By now, I have to believe at least three people have recommended Netflix original series “Stranger Things” to you. It has heroically satiated everyone’s nostalgia by harkening back to beloved ’80s sci-fi like “E.T.” and “The Goonies,” while also single-handedly reviving Winona Ryder’s once-glorious career. You’ll enjoy watching this stoned if you like horror, alien intrigue, government conspiracies (read our cover story for more on this topic), people trudging through toxic interdimensions wearing hazmat suits or atmospheric detective stories replete with weirdness.
“Stranger Things” owes a lot to David Lynch’s 1990 ABC cult murder mystery “Twin Peaks” (also on Netflix). But “ST” puts its heart and soul into a group of nerdy 12-year-old boys, in a lovely depiction of loyal kid friendship every bit as complex and enduring as an adult bond. When Will Byers, the smallest of the Dungeons and Dragons crew goes missing, the citizens of his small Indiana hometown set out to find him. Will’s mother (Ryder) is panicked, stringing hundreds of Christmas lights around her house in a frenzied attempt to contact her son (it’ll make sense if you watch, plus it’s a gorgeous set piece). Cool-guy police chief Hopper (David Harbour) is also on the case, gruff and concerned but eager to help. There’s an additional handful of angsty, horny teenage characters (don’t worry, they turn out less annoying than you’d think). The show seamlessly conjoins three generations, fleshing out believable connections and conflicts between them all.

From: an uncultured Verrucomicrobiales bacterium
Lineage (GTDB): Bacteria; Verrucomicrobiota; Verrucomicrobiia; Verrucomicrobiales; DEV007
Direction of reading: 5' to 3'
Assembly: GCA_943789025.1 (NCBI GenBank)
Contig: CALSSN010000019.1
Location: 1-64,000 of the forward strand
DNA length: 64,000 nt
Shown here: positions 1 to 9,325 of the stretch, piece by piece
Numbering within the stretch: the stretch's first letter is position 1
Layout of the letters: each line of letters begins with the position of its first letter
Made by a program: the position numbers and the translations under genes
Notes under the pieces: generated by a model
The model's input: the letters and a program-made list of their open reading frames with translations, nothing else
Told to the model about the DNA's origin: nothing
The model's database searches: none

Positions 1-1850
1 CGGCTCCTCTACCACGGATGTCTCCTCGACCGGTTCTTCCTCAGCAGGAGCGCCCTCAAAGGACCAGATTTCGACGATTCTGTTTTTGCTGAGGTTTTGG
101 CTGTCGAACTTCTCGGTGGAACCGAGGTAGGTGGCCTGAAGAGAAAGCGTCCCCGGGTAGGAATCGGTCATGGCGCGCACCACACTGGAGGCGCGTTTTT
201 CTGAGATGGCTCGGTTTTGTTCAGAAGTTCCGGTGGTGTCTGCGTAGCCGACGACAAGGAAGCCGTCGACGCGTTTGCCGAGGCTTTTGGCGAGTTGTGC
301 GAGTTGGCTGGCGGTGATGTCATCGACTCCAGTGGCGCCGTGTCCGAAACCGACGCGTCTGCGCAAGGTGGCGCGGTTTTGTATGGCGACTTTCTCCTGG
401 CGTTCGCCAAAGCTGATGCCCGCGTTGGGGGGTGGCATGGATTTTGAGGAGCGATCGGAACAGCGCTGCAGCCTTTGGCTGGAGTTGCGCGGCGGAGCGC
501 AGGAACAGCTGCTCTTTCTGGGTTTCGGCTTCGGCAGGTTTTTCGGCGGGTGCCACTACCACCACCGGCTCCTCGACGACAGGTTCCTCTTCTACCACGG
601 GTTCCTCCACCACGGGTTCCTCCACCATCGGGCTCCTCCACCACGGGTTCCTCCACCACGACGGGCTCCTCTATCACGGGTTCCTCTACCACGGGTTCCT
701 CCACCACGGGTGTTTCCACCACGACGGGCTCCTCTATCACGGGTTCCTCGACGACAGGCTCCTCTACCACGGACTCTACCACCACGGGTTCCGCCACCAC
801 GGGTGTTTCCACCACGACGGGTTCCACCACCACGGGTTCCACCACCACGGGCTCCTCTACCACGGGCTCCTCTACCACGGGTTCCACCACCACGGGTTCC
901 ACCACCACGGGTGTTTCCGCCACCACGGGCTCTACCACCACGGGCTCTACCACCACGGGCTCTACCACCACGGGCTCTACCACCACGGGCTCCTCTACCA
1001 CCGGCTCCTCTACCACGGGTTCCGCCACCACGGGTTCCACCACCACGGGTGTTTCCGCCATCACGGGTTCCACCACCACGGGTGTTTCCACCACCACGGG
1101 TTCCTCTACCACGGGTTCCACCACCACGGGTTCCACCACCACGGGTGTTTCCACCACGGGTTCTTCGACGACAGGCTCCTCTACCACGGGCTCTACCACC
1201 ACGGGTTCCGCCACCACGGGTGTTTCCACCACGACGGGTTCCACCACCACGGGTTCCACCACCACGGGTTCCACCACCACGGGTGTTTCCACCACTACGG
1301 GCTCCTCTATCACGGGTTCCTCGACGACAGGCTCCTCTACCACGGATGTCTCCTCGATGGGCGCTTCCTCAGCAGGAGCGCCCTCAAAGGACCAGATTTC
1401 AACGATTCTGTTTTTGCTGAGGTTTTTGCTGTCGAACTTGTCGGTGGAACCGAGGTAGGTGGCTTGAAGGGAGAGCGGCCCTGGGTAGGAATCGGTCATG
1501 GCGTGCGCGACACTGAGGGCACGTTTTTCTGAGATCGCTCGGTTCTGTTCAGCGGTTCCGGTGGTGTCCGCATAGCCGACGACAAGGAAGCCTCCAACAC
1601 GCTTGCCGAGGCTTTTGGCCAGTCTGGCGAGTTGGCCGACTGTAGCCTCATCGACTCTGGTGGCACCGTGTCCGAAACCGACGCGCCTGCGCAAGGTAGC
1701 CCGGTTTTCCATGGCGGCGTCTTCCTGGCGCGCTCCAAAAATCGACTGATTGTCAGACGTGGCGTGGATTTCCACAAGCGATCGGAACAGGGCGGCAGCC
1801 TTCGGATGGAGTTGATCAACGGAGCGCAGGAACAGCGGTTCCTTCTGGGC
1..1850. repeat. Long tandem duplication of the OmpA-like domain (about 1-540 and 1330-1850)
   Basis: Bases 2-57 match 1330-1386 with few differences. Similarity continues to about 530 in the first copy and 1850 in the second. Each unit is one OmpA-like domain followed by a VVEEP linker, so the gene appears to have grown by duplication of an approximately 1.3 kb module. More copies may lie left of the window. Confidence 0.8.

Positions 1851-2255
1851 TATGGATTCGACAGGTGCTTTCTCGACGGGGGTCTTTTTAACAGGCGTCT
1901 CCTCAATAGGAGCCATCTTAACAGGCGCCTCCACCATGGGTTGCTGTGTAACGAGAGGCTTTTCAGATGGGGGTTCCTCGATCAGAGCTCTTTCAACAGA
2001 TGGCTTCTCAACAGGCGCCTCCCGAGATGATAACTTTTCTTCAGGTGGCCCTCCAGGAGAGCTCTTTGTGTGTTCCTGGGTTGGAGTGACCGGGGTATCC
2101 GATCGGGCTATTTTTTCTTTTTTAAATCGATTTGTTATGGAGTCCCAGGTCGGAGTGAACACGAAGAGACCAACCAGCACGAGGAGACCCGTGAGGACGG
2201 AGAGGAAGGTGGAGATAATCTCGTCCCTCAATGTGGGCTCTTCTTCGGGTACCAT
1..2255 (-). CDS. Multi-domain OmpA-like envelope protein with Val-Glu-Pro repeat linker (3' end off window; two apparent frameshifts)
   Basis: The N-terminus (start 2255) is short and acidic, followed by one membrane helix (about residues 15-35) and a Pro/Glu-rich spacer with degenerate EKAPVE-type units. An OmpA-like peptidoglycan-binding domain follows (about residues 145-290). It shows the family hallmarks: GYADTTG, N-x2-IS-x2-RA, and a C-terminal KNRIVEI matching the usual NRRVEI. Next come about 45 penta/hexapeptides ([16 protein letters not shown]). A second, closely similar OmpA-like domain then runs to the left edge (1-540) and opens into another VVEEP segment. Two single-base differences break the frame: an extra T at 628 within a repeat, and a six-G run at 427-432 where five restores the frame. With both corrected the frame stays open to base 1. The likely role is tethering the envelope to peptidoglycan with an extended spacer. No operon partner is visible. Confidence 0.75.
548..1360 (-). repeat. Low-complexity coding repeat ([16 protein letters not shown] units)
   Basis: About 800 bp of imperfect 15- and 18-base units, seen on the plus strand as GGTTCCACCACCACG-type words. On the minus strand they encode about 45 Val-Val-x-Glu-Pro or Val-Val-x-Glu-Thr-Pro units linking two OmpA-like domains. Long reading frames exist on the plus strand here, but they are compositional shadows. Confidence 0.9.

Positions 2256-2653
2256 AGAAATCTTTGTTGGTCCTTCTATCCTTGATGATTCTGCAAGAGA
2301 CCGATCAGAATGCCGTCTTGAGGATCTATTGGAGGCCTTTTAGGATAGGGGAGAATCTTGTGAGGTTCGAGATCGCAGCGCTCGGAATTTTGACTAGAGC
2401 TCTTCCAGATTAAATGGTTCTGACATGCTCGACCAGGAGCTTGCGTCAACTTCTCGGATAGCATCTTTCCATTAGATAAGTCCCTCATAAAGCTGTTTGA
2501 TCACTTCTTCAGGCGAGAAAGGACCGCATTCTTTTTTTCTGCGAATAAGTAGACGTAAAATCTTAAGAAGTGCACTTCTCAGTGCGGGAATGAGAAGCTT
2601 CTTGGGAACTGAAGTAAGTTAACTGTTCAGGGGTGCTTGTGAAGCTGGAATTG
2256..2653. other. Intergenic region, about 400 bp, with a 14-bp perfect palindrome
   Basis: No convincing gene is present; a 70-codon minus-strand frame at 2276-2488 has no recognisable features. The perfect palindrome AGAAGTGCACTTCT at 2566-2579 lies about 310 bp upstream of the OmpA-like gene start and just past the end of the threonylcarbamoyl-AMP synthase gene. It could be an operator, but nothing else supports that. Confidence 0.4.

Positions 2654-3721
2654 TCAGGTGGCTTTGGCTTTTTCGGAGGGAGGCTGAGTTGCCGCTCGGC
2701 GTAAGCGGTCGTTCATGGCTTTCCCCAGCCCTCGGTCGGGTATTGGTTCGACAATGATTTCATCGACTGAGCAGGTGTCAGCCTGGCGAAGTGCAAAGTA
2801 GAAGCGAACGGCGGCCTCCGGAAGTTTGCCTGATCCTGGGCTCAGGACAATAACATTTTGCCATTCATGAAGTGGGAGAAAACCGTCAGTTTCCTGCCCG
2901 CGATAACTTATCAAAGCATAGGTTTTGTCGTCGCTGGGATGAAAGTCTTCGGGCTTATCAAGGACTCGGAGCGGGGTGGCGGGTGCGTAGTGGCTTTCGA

I won’t spoil anything more, except to say there’s a wicked creature who terrorizes and surprises, a sinister government agency that is (of course) involved in Will’s disappearance and a badass little girl with psychic abilities. If you miss the golden days of Spielberg’s kid heroes running wild on bikes through dark woods and relishing childhoods not spent in front of computer screens, this is the 420 treat for you.